Chapter 1 - HCC Learning Web

Forensic and Investigative Accounting
Chapter 1
Introduction to Forensic and
Investigative Accounting
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Forensic Accounting vs. Fraud Auditing
Fraud Auditor: An accountant especially
skilled in auditing who is generally engaged
in auditing with a view toward fraud
discovery, documentation, and prevention.
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Forensic Accounting vs. Fraud Auditing
Forensic Accountant: A forensic accountant
may take on fraud auditing engagements and
may be a fraud auditor, but he or she will also
use other accounting, consulting, and legal
skills in broader engagements. In addition to
accounting skills, he or she will need a
working knowledge of the legal system and
excellent communication skills to carry out
expert testimony in the courtroom and to aid
in other litigation support engagements.
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Forensic Accounting Defined
Time: Forensic accounting focuses on the past,
although it may do so in order to look forward.
Purpose: Forensic accounting is performed for a
specific legal forum or in anticipation of
presentation before a legal forum.
Peremptory: Forensic accountants may be
employed in a wide variety of risk management
engagements within business enterprise as a
matter of right, without the necessity of allegations
(e.g., proactive).
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Forensic Accounting Defined
Forensic accounting is the action of
identifying, recording, settling, extracting,
sorting, reporting, and verifying past financial
data or other accounting activities for settling
current or prospective legal disputes or using
such past financial data for projecting future
financial data to settle legal disputes.
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Historical Roots of Accounting
10,000 years ago—Temple priests took inventory of
village livestock.
3,000 B.C.—Scribes recorded ruler’s wealth.
1887—American Association of Public Accountants
(later becoming the AICPA) was formed.
1896—New York State legislated the first CPA law.
1900—School of Commerce, Accounts, and Finance
at New York University opens.
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Historical Roots of Accounting
1902—Congress calls for audit reports for large
1913—Federal Reserve Board created.
1913—Federal income tax law was passed.
1914—Federal Trade Commission created.
By 1921—All states had passed laws requiring exam
for CPA certificate.
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History of Financial Reports and
Legal Challenges
Financial reports were created by accountants
long before independent audits were mandated.
 Current system of accounting checks and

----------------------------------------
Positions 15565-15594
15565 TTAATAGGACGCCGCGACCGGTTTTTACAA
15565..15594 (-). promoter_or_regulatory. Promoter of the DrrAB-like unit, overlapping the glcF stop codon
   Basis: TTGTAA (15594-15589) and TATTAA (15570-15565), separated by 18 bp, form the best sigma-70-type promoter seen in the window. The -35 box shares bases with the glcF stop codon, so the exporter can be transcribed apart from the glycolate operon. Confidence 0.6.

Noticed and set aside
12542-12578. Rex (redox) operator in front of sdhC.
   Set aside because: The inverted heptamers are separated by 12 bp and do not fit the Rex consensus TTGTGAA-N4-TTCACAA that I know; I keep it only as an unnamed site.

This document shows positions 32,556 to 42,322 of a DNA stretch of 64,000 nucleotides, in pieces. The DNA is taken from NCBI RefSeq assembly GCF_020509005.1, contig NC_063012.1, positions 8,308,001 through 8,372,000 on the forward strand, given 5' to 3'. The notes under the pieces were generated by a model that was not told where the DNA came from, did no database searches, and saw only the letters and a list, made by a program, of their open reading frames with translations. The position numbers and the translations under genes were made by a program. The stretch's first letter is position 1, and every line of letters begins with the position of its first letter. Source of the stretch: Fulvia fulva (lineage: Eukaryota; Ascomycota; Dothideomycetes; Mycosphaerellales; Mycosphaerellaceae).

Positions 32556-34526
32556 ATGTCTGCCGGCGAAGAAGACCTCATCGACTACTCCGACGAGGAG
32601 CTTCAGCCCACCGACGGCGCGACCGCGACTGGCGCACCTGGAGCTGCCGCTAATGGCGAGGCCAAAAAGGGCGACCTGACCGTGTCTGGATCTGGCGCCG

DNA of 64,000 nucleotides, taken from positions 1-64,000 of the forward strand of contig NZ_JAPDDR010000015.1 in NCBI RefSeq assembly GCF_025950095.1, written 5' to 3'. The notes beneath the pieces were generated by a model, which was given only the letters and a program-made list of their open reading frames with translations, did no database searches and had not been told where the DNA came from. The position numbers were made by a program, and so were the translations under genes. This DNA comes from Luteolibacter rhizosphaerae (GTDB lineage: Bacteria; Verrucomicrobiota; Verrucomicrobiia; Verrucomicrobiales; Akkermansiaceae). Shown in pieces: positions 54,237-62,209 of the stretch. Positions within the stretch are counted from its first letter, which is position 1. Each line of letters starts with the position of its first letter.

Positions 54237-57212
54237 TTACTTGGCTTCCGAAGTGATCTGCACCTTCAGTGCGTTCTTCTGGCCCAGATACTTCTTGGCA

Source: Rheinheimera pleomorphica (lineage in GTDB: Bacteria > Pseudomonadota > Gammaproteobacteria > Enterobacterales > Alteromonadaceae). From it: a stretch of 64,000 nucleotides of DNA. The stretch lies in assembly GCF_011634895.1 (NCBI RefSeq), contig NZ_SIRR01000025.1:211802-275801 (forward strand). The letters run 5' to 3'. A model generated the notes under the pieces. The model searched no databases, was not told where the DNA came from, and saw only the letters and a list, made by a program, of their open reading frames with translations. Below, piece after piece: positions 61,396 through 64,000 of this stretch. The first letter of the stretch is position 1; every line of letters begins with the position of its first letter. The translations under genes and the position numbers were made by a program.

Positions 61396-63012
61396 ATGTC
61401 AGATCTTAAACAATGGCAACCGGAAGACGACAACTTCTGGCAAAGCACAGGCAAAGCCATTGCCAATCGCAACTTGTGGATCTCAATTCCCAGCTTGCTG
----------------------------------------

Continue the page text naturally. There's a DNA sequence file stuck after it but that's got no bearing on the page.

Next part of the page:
balances is relatively recent.
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History of Financial Reports and
Legal Challenges
Before financials were audited by outside
experts, the courts often handled challenges
and brought in experts to give testimony.
 Practice of forensic accounting was common
even before independent accountants were
asked to certify financial statements in auditing
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Threads of Forensic Accounting
1817—Canadian court decision of Meyer v.
1824—James McClelland started his business
in Glasgow, Scotland.
1856—In England, the audit of corporations
became required.
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Forensic Accounting in Print
Articles on arbitration, fraud, investigation, and
expert witnesses began appearing in the late
 After a comment in 1925 by the Chairman of
the U.S. Board of Tax Appeal, The Journal of
Accountancy proposed that educational
institutions should start including in their
curricula the study of the law of evidence.
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Phrase “Forensic Accounting” Is Born
Maurice E. Peloubet coined the phrase in print in 1946.
Max Lourie wrote an article and also claimed to coin the
phrase, seven years after Peloubet. Lourie’s article voiced
three important positions:
– An accountant should not have to attend law school to
learn the art of expert testimony.
– Colleges and universities should deliver forensic
accounting training.
– Forensic accounting reference books and textbooks
should be developed for students.
The first forensic accounting book appeared in 1982.
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FBI and Forensics
During WWII, the FBI employed
approximately 500 agents who were
 In 1960, about 700 FBI agents were Special
Agent Accountants.
 Today, there are more than 600 FBI agents with
accounting backgrounds. The FBI has a
Financial Crimes Section that investigates